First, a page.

When the Pendergast machine was at the height of its power, Kansas City’s economy was dominated by major industries related to railroads, stockyards, garment manufacturing, agricultural production, automobiles, and more. Several local industries were among the largest of their type, which gave national significance to the many local disputes between labor and management.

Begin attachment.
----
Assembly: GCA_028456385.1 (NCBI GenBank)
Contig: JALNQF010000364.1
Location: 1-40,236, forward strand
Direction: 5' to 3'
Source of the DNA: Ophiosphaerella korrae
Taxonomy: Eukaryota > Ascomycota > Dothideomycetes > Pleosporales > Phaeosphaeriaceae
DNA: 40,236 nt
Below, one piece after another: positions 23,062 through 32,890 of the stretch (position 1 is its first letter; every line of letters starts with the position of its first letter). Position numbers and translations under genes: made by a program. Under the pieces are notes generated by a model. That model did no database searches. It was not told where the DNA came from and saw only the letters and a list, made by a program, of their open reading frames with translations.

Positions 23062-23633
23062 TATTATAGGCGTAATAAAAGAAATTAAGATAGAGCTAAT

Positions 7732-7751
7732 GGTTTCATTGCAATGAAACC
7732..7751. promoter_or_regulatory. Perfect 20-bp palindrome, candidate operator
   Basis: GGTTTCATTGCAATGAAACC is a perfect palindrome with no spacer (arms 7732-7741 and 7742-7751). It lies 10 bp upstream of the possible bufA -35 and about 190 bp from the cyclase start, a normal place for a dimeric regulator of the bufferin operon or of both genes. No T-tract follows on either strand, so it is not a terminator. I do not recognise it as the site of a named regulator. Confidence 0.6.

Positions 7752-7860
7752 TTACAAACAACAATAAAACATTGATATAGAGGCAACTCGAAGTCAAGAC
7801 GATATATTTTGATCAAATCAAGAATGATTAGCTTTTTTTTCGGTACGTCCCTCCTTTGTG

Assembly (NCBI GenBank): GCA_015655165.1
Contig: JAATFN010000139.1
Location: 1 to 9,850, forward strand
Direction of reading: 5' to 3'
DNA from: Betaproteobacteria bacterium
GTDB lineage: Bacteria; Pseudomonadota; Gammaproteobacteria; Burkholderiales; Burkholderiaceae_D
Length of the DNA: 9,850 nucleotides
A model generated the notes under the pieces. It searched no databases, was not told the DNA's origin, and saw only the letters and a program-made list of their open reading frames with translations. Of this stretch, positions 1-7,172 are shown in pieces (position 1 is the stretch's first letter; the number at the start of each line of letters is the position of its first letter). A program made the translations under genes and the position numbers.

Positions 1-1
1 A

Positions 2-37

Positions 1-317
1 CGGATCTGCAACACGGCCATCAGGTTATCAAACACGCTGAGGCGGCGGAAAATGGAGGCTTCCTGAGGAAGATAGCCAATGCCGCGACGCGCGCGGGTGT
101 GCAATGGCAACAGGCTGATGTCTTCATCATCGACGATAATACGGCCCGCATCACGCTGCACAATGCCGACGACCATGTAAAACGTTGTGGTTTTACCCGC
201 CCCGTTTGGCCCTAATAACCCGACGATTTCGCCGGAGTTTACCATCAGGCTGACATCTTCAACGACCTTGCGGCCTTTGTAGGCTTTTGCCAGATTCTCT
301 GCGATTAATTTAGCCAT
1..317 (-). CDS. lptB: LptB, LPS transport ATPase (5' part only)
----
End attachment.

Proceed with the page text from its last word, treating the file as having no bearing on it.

According to a May 29, 1928, editorial in the Kansas Citian, the Republican National Convention promised to “bring more influential people in industry, business, and financial circles than ever brought here by a convention.” Local leaders envisioned the 1928 Republican National Convention raising the national and regional profile of Kansas City in two related ways. First, delegates and visitors attending the convention could see the city’s growth in person. Second, and perhaps more importantly, the event and subsequent attention would bolster the city’s standing, particularly in relation to regional rivals such as Cleveland and St. Louis.